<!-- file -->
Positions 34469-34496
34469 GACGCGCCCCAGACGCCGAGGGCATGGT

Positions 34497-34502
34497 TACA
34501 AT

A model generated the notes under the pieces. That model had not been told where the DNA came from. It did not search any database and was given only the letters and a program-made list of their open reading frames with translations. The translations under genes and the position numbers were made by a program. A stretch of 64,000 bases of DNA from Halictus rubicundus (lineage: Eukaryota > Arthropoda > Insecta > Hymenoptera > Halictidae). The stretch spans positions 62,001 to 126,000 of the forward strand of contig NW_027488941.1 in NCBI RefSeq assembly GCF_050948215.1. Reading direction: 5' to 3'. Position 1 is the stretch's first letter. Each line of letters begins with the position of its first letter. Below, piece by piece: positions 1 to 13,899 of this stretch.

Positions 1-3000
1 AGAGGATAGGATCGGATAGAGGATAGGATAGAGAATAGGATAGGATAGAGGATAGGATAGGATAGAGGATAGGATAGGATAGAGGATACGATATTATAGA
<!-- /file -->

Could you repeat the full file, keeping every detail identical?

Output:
Positions 34469-34496
34469 GACGCGCCCCAGACGCCGAGGGCATGGT

Positions 34497-34502
34497 TACA
34501 AT

A model generated the notes under the pieces. That model had not been told where the DNA came from. It did not search any database and was given only the letters and a program-made list of their open reading frames with translations. The translations under genes and the position numbers were made by a program. A stretch of 64,000 bases of DNA from Halictus rubicundus (lineage: Eukaryota > Arthropoda > Insecta > Hymenoptera > Halictidae). The stretch spans positions 62,001 to 126,000 of the forward strand of contig NW_027488941.1 in NCBI RefSeq assembly GCF_050948215.1. Reading direction: 5' to 3'. Position 1 is the stretch's first letter. Each line of letters begins with the position of its first letter. Below, piece by piece: positions 1 to 13,899 of this stretch.

Positions 1-3000
1 AGAGGATAGGATCGGATAGAGGATAGGATAGAGAATAGGATAGGATAGAGGATAGGATAGGATAGAGGATAGGATAGGATAGAGGATACGATATTATAGA